a Organism, Kingdom Animalia: ascidian (Phylum Chordata), bryozoa (Phylum Bryozoa), coral (Phylum Cnidaria), sea cucumber (Phylum Echinodermata), sponge (Phylum Porifera); Kingdom Monera: bacterium (Phylum Cyanobacteria); Kingdom Fungi: fungus; Kingdom Plantae: alga; b IC50: concentration of a compound required for 50% inhibition in vitro, *: estimated IC50; ND: not determined; +MIC: minimum inhibitory concentration; ++MID: minimum inhibitory concentration per disk; b MMOA: molecular mechanism of action; c Country: AUS: Australia; BEL: Belgium; BRA: Brazil; CAN: Canada; CHE: Switzerland; CHN: China; COL: Colombia; CUB: Cuba; DEU: Germany; EGY: Egypt; FJI: Fiji; FRA: France; GBR: United Kingdom; ITA: Italy; JPN: Japan; MEX: Mexico; NCL: New Caledonia; NLD: The Netherlands; NOR: Norway; NZL: New Zealand; PAN: Panama; SGP: Singapore; ZAF: S. Africa; S. KOR: South Korea; THAI: Thailand; TWN: Taiwan; UK: United Kingdom; Chemistry: d Polyketide; e Terpene; f Nitrogen-containing compound; g Polysaccharide, modified as in the text; h Named as sulfites in the original paper.

Marinedrugs 11 02510 g001a1 1024
Figure 1. Marine pharmacology in 2009–2011: Marine compounds with antibacterial, antifungal, antiprotozoal, antituberculosis, and antiviral activities.

Click here to enlarge figure

Figure 1. Marine pharmacology in 2009–2011: Marine compounds with antibacterial, antifungal, antiprotozoal, antituberculosis, and antiviral activities.
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2.1. Antibacterial Activity

During 2009–2011, 35 studies reported antibacterial marine natural products isolated from a diverse group of marine bacteria, ascidians, bryozoans, sponges, soft corals and algae, a persistent effort on which we have reported previously [7], and which continues to contribute to the global health challenge posed by drug-resistant bacteria.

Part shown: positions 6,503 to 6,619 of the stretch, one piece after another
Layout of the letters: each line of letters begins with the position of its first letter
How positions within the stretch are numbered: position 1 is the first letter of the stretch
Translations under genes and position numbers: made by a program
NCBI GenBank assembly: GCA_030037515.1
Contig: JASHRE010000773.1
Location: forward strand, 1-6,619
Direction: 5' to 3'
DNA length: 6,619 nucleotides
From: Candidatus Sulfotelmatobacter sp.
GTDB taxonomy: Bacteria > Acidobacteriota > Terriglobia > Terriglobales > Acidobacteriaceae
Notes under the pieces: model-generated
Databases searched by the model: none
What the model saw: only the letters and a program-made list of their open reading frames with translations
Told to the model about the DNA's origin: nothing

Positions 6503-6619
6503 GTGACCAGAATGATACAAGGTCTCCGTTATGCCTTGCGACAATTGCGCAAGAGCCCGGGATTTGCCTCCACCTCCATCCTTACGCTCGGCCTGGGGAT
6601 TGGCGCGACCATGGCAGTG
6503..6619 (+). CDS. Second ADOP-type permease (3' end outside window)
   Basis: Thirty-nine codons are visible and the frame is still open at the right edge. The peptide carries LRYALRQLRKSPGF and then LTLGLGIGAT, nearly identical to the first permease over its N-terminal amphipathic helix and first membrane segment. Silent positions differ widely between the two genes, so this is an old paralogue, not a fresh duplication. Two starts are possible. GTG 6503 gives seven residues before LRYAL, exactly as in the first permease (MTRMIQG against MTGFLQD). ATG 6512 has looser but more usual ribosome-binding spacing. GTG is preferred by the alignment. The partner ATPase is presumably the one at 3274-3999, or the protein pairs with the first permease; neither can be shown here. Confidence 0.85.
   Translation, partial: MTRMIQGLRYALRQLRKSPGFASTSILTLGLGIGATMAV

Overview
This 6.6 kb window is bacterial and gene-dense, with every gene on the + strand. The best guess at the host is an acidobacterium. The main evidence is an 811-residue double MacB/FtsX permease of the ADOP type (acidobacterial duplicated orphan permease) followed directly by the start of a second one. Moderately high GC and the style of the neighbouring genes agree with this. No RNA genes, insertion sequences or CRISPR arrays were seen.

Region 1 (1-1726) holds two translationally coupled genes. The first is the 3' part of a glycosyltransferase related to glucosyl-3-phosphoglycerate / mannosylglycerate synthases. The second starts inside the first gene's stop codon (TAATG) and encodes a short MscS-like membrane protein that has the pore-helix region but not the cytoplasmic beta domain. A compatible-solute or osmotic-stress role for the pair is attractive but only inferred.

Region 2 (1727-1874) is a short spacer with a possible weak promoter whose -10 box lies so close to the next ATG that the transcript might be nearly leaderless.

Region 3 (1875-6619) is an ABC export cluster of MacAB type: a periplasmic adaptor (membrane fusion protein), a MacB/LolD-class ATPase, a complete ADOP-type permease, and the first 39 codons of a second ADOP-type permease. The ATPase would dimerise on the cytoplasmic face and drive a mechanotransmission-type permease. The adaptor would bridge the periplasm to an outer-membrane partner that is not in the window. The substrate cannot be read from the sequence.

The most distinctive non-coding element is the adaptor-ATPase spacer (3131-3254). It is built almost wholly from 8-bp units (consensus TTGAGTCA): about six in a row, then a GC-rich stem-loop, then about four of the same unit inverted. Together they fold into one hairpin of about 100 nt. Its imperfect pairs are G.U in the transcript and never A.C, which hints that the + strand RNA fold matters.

Only four papers reported molecular mechanism of action studies with marine antimicrobial compounds. Plaza and colleagues investigated bisdiarylbutene macrocycle chrysophaentin A (1) from the chrysophyte alga Chrysophaeum taylori that potently inhibited Gram positive methicillin-resistant Staphylococus aureus (minimum inhibitory concentration [MIC]50 = 1.5 μg/mL) and vancomycin-resistant Enterococcus faecium (MIC50 = 2.9 μg/mL) by binding and inhibiting GTPase activity of the essential bacterial cell division protein FtsZ [29]. Two studies contributed to the ongoing search of quorum sensing antagonists as potentially novel antimicrobial drugs: Teasdale and colleagues extended the pharmacology of two previously described phenethylamide metabolites isolated from a marine Gram positive Halobacillus salinus strain [30]. One of these compounds, 3-methyl-N-(2′-phenylethyl)-butyramide (2) interfered with quorum sensing-regulated activities (e.g., bioluminescence inhibition IC50 = 9 μg/mL) in several Gram negative species. Kwan and colleagues isolated a small cyclopropane-containing fatty acid, lyngbyoic acid (3) from the marine cyanobacterium Lyngbya cf. majuscula [31] that affected both quorum sensing pathways (acylhomoserine lactone receptor LAsR (IC50 = 100 µM) as well as gene expression in Pseudomonas aeruginosa. Jeon and colleagues extended the pharmacology of the pyrroloiminoquinone alkaloids of the discorhabdin class isolated from the Korean marine sponge Sceptrella sp. [32]. A new alkaloid (−)-discorhabdin Z (4), possessing a unique hemiaminal group, inhibited sortase A (IC50 = 6.5 μM), a bacterial transpeptidase that has been shown to covalently attach proteins to the bacterial cell wall and has become an important antimicrobial target.